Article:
- You can do it on top of a regular job. In fact, it’s ideal for people who work as therapists, and have large networks of therapists who are still figuring out where they want to go in their careers. If you see a PT/A, OT/A, or SLP/A job on the platform, and you know someone who would be a great fit, just submit their name, phone number/email, and resume, and you’ll get credit if they’re hired!
- It looks great on your resume. If you have been recruiting through Relode, list the number of successful placements you’ve made. This will look excellent if you go to work as a full-time healthcare recruiter!
My only concern with Relode is that it’s a bit disorganized. I often submit candidates for consideration, only to receive an auto-email that the position is closed. Then, I’ll get another email shortly thereafter thanking me for my submission and asking me to submit . more people for the role. It’s confusing, but I let Relode off the hook because it’s a startup, and I can relate to the chaos that’s often involved with starting a business 🙂 🙂
If you decide to join Relode, please consider using my affiliate link when you create your profile, as this will help support The Non-Clinical PT. Thank you!
3. Adapt your resume for recruiting jobs
It’s all about making that non-clinical resume ideal for recruiting roles. Make sure to use the right keywords and highlight the right experiences in your resume.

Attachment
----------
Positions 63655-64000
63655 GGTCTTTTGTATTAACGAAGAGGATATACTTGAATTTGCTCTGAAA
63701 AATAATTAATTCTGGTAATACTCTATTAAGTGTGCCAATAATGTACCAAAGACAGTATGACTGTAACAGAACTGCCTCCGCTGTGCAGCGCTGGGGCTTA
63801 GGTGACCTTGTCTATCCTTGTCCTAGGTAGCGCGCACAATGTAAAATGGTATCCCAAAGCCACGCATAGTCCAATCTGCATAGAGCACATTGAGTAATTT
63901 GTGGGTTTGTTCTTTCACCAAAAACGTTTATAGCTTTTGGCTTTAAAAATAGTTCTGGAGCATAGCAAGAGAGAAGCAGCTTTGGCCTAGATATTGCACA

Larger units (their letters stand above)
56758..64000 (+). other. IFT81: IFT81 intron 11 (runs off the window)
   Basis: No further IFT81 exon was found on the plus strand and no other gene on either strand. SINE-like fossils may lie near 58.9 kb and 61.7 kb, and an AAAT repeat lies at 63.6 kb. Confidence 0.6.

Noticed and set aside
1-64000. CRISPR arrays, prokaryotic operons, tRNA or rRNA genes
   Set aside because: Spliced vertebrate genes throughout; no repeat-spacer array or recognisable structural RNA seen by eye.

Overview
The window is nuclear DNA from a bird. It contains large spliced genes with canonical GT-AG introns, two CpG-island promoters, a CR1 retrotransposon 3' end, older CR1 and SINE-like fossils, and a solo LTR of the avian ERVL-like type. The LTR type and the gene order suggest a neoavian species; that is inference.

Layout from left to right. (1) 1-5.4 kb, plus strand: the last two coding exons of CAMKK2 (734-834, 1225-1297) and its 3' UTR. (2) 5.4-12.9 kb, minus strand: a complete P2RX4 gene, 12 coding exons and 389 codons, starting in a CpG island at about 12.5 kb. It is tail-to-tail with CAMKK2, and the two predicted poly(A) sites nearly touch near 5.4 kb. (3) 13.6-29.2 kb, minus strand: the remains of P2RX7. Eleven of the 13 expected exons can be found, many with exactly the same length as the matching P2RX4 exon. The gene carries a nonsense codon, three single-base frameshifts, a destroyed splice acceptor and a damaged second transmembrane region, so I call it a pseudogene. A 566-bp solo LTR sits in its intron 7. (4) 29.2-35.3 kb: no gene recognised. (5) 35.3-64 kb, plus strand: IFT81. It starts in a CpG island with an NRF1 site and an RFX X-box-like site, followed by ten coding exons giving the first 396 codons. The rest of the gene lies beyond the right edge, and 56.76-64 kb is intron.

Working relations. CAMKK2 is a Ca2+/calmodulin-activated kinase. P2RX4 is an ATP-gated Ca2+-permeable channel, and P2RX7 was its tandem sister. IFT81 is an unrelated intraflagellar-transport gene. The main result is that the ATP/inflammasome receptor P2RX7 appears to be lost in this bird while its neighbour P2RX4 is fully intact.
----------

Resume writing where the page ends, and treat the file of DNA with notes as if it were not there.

Recruiter-friendly keywords/keyphrases to include in your resume include:
- Compile candidates
- Exceed target/quota
- Manage patient load
- Establish and nurture relationships
Try to chop out anything overly specialized from your resume in the way of continuing education or complex treatments/patient populations. Instead, replace that resume real estate with information regarding any roles you played in the hiring or interview process at your clinical roles. Did you sit on an interview panel? Include it. Screen resumes? Include it! Did you always exceed quotas or create new relationships with referral sources? Include it!
Non-clinical hiring managers and recruiters won’t recognize your clinical jargon on your resume, but they’ll recognize the names of healthcare professionals. If you’re applying for a role where you’d staff traveling RNs, be sure to mention how you’ve collaborated with RNs in your clinical roles.
Let’s do some surgery on your resume, assuming you’re going for a role where you would staff travel PT, OT, and SLP professionals:
Anderson Rehab Hospital – Lead PT – 10/2012 – 11/2013
- Cultivated relationships with case managers, MDs, RNs, OTs, and SLPs by organizing annual rehab potluck. (Keep this: it shows you can work well in a multidisciplinary team.)
- Coordinated seamless scheduling of acute care physical therapists on weekends and holidays. (Keep this: it shows you’re organized.)
- Exceeded stringent productivity expectations by collaborating with OTs by dovetailing appropriate treatments. (Keep this: it shows you’re able to work within quotas.)